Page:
Assam students, environment activists launch online campaign to stop coal mining in elephant reserve

Updated on May 19, 2020 02:19 PM IST

The campaign has been launched after NBWL authorities in April recommended that a portion of 98.59 hectares of the reserve forest could be used for opencast coal mining.

The sanctuary is said to be the largest tropical lowland rainforest in the country.(HT Photo)
The sanctuary is said to be the largest tropical lowland rainforest in the country.(HT Photo)
Hindustan Times, Guwahati | By

College students and environment activists in Assam have launched an online campaign against a new National Board of Wild Life (NBWL) recommendation allowing coal mining in the ecologically-fragile Dehing Patkai elephant reserve.

The campaign has been launched after NBWL authorities in April recommended that a portion of 98.59 hectares of the reserve forest could be used for opencast coal mining. While the rest of the reserve forest could be used for underground coal mining, they suggested.

The move is expected to have an adverse impact on the flora and fauna in Dehing Patkai elephant reserve, which is part of Dehing Patkai wildlife sanctuary spread across 111 square kilometres in Upper Assam’s Dibrugarh and Tinsukia districts. The sanctuary is said to be the largest tropical lowland rainforest in the country.

“We launched the campaign last week through social media because it was not possible to bring out rallies or hold processions because of the ongoing lockdown restrictions that have been enforced by the government to prevent the spread of coronavirus disease (Covid-19),” said Farny Ahmed, social service secretary of Gauhati University (GU) post-graduate students’ union.

Ahmed and a few others, who are part of the university’s Eco Club, have flooded social media platforms with posters, videos, memes, and photographs to spread awareness about the campaign.

In the past few days #SAVEDEHINGPATKAI and #IAMDEHINGPATKAI are trending on Facebook and Twitter and many students from other colleges in Assam are putting out graphics, videos, and photographs on social media to highlight the green cause.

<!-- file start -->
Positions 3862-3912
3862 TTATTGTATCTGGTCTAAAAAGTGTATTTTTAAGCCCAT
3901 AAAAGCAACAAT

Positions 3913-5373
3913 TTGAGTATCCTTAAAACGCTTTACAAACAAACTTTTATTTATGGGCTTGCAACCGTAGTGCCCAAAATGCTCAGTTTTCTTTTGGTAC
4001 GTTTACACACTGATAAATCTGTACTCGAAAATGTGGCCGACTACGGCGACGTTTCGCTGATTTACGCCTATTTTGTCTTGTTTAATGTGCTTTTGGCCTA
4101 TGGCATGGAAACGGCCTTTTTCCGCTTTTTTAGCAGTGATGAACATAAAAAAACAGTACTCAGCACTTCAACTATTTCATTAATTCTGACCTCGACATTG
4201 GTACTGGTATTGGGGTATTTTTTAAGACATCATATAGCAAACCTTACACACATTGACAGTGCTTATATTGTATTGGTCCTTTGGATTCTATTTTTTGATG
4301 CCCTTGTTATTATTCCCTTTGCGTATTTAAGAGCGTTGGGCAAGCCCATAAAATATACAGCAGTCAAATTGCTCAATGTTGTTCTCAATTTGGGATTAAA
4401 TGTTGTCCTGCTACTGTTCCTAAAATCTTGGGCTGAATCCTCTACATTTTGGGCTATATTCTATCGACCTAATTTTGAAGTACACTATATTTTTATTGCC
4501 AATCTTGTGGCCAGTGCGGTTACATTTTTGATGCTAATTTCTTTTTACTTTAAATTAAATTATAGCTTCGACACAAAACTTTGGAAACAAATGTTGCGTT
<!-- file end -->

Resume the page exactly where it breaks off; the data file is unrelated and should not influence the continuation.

“Illegal coal mining in Dehing Patkai has been going on for many years, but the NBWL’s move to allow coal mining in the Saleki area will erase the reserve from the country’s map. We won’t allow this to happen,”warned Lakhyajit Das, vice-president of GU students union, in a social media post.

According to a report submitted to NBWL authorities, Coal India Limited (CIL) has been carrying out mining in 57.02 hectares of the forest reserve for several years without obtaining any permission.

An NBWL’s standing committee meeting, which was presided over by the Union Minister for Environment, Forest and Climate Change, Prakash Javadekar, and conducted via video-conference on April 17 because of the lockdown, recommended new mining activities in the forest reserve. Environmental activities are concerned about the ministry’s move.

“The clearance was given hurriedly via video conference without any proper discussion. The Assam government should have objected to the move, but it seems they’re adamant on destroying the state’s environment and forests,” alleged Rohit Choudhury, a Right to Information (RTI) and environment activist.

“We’re in such a helpless condition that it has been left to college students to start an online campaign to save Dehing Patkai. The state forest department has gone morally bankrupt and is shielding the coal mafia,” Choudhury further alleged.

Ahmed said that they would submit a memorandum to Chief Minister Sarbananda Sonowal soon, urging him to ensure coal mining activities are stopped in all parts of Dehing Patkai.

Besides wild elephants, leopards, hoolock gibbons, pangolins, and bears, Dehing Patkai is also home to over 200 species of birds, reptiles, and several species of butterflies and orchids. Coal mining is likely to disrupt the habitats of these species and foraging routes of wild elephants.

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  • ABOUT THE AUTHOR

    Utpal is a Senior Assistant Editor based in Guwahati. He covers seven states of North-East India and heads the editorial team for the region. He was previously based in Kathmandu, Dehradun and Delhi with Hindustan Times.

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